Located near the base, the waterfall is by far the most difficult obstacle that slide climbers will face. Many people, perhaps most, will want to ascend via the woods to the left. Since I was wearing “approach shoes,” with sticky soles, I felt safe climbing the rock beside the falls. There were plenty of blocky footholds and handholds, but the rock was wet from the spray. I wouldn’t recommend climbing the falls unless you have climbing experience and appropriate footgear. I’d say the difficulty rating is at least Class 4 in the Yosemite Decimal System.

I encountered a number of smaller cascades and flumes above the first. In between I enjoyed walking on low-angle slabs with ever-expanding views of Pitchoff Mountain, located across the highway, the McKenzie Range, and other peaks.

More than a mile up, I came to a field of mud and rock. This was easily traversed, bringing me to a steep headwall. The headwall is not new: it’s a cliff band that extends horizontally beyond the margins of the slide, forming a T.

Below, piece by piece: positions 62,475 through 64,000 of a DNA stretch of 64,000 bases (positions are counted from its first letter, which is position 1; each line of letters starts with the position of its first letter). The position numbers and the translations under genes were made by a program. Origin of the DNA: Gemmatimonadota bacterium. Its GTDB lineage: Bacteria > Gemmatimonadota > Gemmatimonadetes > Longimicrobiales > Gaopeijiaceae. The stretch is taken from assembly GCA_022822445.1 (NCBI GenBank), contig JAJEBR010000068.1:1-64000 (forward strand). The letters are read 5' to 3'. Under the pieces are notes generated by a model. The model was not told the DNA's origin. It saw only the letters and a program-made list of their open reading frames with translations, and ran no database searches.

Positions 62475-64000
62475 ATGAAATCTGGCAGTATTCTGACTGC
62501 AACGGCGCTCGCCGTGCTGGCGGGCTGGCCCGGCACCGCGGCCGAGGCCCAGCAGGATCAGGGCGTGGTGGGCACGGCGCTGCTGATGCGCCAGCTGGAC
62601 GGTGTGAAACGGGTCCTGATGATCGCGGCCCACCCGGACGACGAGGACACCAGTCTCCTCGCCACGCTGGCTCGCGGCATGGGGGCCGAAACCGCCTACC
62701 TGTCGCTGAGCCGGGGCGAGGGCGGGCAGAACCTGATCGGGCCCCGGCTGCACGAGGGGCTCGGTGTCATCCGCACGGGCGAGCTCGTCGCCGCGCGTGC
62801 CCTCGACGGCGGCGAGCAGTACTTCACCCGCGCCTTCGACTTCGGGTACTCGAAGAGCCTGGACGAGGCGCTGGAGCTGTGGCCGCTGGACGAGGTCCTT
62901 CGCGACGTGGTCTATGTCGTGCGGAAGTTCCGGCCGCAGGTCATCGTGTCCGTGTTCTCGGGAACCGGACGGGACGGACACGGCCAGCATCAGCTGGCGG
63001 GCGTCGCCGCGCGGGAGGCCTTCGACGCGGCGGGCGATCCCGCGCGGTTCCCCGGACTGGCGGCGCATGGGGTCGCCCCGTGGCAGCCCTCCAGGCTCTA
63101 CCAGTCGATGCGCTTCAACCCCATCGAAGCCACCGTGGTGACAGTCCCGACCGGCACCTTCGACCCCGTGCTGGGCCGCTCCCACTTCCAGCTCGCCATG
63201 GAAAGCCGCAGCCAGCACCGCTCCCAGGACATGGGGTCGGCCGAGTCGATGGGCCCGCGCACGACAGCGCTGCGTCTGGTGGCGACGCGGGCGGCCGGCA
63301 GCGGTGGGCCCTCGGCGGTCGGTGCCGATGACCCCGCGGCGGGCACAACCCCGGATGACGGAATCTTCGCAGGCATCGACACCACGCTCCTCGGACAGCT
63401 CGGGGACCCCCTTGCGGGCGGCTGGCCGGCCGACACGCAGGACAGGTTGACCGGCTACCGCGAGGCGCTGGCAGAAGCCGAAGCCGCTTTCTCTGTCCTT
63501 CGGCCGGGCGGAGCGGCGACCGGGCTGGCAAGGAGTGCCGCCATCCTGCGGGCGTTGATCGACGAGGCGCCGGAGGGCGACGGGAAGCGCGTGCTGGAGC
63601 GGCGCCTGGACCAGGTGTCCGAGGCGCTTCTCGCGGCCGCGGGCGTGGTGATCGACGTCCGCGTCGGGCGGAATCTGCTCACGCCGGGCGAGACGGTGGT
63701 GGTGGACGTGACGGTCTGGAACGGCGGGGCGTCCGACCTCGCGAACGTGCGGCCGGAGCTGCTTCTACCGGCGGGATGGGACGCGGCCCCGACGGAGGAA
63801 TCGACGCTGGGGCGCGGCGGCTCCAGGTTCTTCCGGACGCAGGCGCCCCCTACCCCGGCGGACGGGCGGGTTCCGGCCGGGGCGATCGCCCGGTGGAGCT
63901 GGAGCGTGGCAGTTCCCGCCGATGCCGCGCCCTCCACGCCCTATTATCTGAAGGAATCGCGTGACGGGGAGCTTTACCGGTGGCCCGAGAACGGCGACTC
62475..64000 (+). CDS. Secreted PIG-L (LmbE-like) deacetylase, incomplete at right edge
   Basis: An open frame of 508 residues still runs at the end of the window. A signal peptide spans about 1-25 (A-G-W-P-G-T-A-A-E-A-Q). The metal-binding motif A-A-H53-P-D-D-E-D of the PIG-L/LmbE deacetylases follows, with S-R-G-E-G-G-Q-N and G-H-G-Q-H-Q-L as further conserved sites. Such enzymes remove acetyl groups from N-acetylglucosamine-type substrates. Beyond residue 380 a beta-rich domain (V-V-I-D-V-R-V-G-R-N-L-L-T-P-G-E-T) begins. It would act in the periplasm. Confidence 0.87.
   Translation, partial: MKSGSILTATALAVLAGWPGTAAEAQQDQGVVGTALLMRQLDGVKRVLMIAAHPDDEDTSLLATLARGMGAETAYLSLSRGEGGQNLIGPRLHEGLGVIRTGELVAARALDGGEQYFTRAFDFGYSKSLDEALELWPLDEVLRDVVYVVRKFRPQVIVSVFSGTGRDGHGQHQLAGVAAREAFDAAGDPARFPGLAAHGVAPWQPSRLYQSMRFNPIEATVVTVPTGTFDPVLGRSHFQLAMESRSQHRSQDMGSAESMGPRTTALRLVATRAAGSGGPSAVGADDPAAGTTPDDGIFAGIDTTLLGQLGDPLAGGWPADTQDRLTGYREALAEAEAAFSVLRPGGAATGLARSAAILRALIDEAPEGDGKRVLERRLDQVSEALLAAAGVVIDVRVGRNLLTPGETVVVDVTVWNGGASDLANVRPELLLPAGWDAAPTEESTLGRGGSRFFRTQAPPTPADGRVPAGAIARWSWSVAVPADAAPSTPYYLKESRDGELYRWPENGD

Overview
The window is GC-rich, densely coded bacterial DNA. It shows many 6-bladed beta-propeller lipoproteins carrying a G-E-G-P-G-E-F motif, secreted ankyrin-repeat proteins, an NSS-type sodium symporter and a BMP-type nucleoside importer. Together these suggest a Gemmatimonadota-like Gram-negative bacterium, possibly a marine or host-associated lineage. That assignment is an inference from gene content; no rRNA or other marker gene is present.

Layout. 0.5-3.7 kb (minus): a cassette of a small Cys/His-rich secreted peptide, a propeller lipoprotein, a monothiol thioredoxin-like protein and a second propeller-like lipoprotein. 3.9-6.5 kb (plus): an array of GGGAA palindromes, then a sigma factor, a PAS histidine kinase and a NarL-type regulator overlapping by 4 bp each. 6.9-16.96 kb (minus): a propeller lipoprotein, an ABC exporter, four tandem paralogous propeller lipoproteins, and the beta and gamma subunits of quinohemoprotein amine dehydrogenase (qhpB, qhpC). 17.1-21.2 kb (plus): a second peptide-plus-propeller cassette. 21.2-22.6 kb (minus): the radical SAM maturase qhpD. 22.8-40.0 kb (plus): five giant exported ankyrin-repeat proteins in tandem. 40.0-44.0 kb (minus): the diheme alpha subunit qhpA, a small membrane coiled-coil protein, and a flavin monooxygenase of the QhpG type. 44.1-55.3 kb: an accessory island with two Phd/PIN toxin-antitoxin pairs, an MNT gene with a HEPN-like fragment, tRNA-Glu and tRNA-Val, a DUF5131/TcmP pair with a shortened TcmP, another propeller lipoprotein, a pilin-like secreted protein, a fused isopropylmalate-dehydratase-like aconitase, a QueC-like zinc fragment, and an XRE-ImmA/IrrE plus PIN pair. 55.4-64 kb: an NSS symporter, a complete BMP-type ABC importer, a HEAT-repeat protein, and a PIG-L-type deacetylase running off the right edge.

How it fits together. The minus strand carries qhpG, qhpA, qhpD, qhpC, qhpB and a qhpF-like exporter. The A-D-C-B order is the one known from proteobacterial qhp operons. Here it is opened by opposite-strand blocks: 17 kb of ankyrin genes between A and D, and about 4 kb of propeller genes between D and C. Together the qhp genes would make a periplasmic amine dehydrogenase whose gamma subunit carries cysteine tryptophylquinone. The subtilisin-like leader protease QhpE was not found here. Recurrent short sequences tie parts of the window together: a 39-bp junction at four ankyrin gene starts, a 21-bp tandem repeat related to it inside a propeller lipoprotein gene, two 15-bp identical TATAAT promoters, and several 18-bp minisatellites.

A view from the rubble near the top of the slide. Photo by Phil Brown.

A view from the rubble near the top of the slide. Photo by Phil Brown.

Kevin had told me how to find the summit from here, and his advice proved spot on. I went left at the T. This led me to a short, older slide. I went up the right edge of this slide and then bushwhacked through an open birch glade. Eventually, I ran into thicker woods, but soon after I popped out on the open rock below the summit.

When you reach the T, the easiest thing to do is follow the base of the cliff band to the old slide. If you have sticky-soled shoes you can try climbing rock: it’s slabby, with a 55-degree pitch. I was trying to find a way up it when Jan arrived on the scene. He made it up without difficulty, but I was more hesitant. Eventually, I found a miniature dike that angled to the top.